How has your work affected your life in return?
My creativity is to my life what the word "fart" is to the "thing" fart.

How does your location affect what you do and who you are these days?
I'm a born and bred Baltimorean. I find Baltimore to be an interesting yoga. It's pretty pleasant, it has history and character(s). It's also brutal, bleak and capable of lending up some serious ignoramuses from across its demographic carousel. Occasionally it feels incredibly provincial and too small, lacking diversity. I enjoy the love/hate I feel towards Baltimore, though. You really need to be intimate with a thing to see a depth of variety, the wonder and the loathing. This is a great meditation for me, seeing the duality of my home. It's a fine place, to be sure, with a discriminating artist scene to keep things fresh and it can inspire with the occasional display of the truly bizarre. I met my delightful wife Jackie in Baltimore, so it's given me some great gifts.

SNACKS @ True Vine, 2005. Dan Breen is on the right there, amplifying a pretzel slurpee. Photo by Lex

What do you think of the future?
I'm glad that America is sliding off, 'cause i think that will allow more alien cultural and technological things to influence and morph the "western" mainstream. I look forward to learning much from the junk/pop imports that will flood the waning "First World" from Asia, Eastern Europe and Latin America, as well as the genuine innovations that will come nestled amongst these pop land mines. I'm not dystopian or utopian. I view technology as a continuum - pretending to make life easier while keeping it more or less at the same amount of inconvenience, but succeeding at least in creating new contexts. For me and for creative people generally, I think new ideas and formats are always exciting, and new ideas will be aplenty, exponentially dividing. On the down side, abominations will not restrain themselves from trampling decency aboard new technology. Also, the obsolescence of once new and/or great movements and/or technology is always sad.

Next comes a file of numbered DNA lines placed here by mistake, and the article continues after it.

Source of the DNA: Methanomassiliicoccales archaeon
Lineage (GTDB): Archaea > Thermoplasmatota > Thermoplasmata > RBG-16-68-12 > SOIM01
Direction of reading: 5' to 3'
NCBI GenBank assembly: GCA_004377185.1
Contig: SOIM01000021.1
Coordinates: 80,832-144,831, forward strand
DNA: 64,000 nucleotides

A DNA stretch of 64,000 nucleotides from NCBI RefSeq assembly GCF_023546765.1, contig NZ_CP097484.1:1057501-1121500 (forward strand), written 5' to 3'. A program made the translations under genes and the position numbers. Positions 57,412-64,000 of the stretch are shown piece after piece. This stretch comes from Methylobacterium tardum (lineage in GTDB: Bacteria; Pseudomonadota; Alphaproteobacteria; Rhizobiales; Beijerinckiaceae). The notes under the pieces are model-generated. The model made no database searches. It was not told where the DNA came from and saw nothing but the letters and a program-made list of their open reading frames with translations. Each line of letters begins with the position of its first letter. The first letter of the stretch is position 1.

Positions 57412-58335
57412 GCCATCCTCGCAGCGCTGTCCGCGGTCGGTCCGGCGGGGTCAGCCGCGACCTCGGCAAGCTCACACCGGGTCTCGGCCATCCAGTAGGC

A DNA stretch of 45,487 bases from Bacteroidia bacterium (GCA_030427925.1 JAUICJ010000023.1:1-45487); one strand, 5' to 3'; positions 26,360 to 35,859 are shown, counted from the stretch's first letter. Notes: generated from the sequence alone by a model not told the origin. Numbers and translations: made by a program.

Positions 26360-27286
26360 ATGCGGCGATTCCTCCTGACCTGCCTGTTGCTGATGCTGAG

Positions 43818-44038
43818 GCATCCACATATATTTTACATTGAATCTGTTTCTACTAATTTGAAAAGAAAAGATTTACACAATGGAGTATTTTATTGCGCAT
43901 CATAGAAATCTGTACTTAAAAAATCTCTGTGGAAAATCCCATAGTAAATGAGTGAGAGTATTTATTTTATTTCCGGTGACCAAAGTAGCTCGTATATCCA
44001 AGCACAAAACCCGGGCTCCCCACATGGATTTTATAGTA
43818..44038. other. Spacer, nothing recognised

See David Bowie's "Oh You Pretty things" for an approximation of my feelings about the future. The future is the present, but splintered and origami'd.

Tom, after SNACKS set, karaokeing "Jump". Or "Panama." L to R: Jake Freeman, Tom, Reba. Photo by Lex, 2005

What has David Lee Roth meant in your life?
David Lee Roth is completely utopian 80s magic. The video for "Jump" signified millennial joy to my 10 year old brain. Clearly a video whose production costs were far disproportionate to the amount made by the song it represented --- just a bunch of strangely attired California nouveau rich, top lit, dancing around like hyenas and pretending to play a Van Halen song. But I think the meaninglessness and shiny hubris of that song and video is iconic. MTV was naive joy and cardboard futurism in 1984 and that vid played big on the hour throughout.

No comments: